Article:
Australian producers share live cattle export riches

Zach Relph and Cally DupeCountryman
Australian producers are taking home more than $600 million each year from the live cattle trade.
Camera IconAustralian producers are taking home more than $600 million each year from the live cattle trade. Credit: Alex Massey

Australian producers are raking in more than $600 million annually from live cattle exports, with Indonesia remaining a linchpin for demand, a new industry study has found.

The country’s peak live export development body LiveCorp released its latest market report last Thursday, revealing cattle farmers retain about $630 million a year of revenue generated from live trade.

It also showed 2029 people were employed on-farm directly through the live cattle export sector, according to 2012-17 averages, while about 9799 full-time workers are employed indirectly.

In the report, LiveCorp chief executive Sam Brown said Australia’s cattle producers were an important cog in the nation’s live trade supply chain.

“While exporters are constantly taking action to maintain Australia’s competitiveness and sustainability, producers rarely get to see what is happening further along the supply chain,” he said.

“Yet cattle producers are a vital part of the livestock export industry.

“In fact, they capture between 40 and 57 per cent of revenue from the northern live cattle trade.”

One of the earliest mustering seasons in years has begun in the Kimberley, with two live cattle boats loaded with 7600 head leaving the Broome port last Saturday.

Two more boats are expected to leave the Broome Port in the next fortnight, as pastoralists offload cattle after a dry wet season.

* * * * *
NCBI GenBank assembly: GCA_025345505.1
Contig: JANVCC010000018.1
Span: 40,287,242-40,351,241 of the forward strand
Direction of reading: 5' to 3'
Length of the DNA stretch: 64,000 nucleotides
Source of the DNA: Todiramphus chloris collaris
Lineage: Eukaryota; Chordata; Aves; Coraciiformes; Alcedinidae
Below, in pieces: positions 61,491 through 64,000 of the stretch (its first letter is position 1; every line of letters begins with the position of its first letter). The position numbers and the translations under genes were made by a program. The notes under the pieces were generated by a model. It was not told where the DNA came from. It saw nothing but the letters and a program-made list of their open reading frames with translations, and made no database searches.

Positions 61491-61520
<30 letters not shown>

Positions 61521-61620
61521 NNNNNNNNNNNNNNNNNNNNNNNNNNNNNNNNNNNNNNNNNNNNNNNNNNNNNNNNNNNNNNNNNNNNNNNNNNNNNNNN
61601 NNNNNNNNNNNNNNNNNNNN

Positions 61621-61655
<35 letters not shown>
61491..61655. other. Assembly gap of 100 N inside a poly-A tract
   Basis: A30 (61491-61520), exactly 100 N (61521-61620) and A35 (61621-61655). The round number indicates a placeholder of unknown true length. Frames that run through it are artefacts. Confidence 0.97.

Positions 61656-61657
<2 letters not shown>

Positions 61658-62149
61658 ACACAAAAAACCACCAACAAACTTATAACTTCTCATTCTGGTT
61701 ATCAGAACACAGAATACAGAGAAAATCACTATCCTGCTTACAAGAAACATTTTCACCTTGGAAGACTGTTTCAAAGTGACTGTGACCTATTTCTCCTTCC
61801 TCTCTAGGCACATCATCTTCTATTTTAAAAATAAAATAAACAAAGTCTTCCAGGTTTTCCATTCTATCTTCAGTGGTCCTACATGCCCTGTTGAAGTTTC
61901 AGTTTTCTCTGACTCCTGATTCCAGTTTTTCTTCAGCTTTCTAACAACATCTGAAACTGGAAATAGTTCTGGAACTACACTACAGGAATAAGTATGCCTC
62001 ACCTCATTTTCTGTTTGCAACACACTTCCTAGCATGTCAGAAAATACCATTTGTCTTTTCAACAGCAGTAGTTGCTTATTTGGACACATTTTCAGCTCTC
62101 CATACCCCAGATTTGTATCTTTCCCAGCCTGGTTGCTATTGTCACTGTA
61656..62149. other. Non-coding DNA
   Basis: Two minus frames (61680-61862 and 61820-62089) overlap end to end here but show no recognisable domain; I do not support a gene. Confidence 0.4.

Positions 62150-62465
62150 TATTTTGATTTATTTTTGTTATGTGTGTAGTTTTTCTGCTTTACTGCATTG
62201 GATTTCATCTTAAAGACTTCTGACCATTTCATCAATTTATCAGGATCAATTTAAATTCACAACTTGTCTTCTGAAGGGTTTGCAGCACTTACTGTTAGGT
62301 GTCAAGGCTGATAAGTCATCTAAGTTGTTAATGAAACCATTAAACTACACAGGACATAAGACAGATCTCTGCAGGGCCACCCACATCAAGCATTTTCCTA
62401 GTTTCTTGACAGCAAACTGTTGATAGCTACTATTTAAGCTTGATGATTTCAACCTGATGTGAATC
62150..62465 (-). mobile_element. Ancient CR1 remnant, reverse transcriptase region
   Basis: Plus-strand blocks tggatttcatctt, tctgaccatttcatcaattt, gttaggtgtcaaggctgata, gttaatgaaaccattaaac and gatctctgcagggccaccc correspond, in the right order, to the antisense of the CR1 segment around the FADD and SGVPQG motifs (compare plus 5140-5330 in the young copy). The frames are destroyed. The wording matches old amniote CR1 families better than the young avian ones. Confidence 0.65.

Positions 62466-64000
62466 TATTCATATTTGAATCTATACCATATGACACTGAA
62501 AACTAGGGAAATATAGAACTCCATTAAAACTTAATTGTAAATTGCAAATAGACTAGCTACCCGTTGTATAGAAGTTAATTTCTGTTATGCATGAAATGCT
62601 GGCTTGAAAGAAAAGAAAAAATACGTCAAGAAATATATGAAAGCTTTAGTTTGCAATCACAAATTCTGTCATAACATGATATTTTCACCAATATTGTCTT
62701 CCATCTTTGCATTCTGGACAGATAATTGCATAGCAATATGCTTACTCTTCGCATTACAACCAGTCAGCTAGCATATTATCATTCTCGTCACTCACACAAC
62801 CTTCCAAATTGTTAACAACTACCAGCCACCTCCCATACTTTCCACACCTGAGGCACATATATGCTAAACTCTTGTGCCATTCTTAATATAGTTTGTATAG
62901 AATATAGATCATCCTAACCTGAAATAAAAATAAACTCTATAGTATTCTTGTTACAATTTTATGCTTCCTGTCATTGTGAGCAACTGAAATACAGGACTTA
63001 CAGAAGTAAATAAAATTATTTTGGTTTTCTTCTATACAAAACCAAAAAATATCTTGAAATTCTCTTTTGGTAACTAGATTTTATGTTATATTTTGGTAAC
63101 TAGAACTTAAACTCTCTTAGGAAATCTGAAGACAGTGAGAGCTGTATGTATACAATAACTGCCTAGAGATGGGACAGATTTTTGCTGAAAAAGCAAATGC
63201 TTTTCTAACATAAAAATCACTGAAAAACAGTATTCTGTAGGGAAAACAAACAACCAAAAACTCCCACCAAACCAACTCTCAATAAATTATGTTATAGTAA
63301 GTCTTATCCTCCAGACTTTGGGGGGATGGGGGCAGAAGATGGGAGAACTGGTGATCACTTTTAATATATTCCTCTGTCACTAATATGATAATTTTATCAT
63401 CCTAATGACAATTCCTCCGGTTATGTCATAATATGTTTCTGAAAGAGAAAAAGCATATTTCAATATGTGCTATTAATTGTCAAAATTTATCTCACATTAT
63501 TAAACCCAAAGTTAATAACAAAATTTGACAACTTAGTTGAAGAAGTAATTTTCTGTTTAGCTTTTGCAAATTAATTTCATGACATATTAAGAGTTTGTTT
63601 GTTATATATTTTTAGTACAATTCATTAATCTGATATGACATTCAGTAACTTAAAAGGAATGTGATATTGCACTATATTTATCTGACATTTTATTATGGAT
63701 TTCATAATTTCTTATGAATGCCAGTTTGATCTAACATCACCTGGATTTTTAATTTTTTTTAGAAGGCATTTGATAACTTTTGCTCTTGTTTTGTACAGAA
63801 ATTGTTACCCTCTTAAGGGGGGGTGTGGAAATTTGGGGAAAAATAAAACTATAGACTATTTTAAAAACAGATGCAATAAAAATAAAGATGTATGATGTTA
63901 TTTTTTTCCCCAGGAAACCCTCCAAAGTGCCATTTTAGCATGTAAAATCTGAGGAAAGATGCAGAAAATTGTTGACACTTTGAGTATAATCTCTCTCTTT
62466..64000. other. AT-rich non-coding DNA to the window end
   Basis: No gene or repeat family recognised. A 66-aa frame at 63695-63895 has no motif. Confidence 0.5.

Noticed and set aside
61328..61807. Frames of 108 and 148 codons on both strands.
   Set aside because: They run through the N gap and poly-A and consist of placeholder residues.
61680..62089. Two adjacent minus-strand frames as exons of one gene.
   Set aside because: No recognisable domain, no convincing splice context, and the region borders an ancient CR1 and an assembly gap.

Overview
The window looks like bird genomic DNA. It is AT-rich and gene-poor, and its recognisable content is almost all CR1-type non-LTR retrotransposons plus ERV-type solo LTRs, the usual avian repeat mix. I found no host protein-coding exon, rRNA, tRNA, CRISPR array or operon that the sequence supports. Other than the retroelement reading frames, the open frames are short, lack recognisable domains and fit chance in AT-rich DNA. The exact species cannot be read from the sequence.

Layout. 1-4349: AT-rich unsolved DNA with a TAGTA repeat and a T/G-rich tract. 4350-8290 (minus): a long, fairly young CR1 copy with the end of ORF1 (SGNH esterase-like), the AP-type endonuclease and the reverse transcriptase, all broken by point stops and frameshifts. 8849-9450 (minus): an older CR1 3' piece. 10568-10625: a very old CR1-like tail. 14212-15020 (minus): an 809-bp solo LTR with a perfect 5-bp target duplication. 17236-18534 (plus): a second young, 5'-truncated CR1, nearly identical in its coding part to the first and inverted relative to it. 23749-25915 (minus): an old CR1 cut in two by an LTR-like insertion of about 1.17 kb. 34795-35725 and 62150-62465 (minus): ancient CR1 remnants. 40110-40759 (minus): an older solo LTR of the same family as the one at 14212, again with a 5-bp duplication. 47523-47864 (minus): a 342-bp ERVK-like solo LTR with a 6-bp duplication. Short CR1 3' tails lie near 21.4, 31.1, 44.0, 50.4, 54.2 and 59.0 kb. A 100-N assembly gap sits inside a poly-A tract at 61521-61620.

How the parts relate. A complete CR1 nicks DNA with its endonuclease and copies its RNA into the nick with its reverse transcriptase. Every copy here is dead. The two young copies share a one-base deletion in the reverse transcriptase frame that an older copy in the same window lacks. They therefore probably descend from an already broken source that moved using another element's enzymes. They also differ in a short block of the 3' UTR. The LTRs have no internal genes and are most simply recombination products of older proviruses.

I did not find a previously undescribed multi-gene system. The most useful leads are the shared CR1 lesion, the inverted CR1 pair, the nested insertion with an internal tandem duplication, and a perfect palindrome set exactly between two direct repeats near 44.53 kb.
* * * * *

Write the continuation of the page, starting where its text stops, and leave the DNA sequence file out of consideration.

Kimberley Pilbara Cattlemen’s Association chairman David Stoate said pastoralists were eager to turn-off cattle early, while they were still in good condition.

A 90mm rainfall on March 17 boosted Mr Stoate’s morale after no rain fell in February. He plans to start mustering within the next two weeks.

“Most people in the Kimberley will be getting into it pretty quickly,” Mr Stoate said.

“Pastoralists want to get going.

“It has been a pretty bad wet season, this year was very dry and it is still dry for most pastoralists in the Kimberley.”

It was an early start to the season for Pilbara pastoralists when 3600 cattle were exported from Port Hedland on February 11, six months ahead of schedule.

That boat, the Gudali Express, was ordered to fill contract washouts caused by severe flooding in northern Queensland.

Last year, more than 589,000 cattle from northern Australia were exported to Indonesia.

About 202,000 head were exported to Vietnam, China took 108,720 cattle and about 23,500 were shipped from Australian shores to Malaysia.

Japan, Philippines and Thailand are all firming as smaller export markets for Australia-produced beasts.

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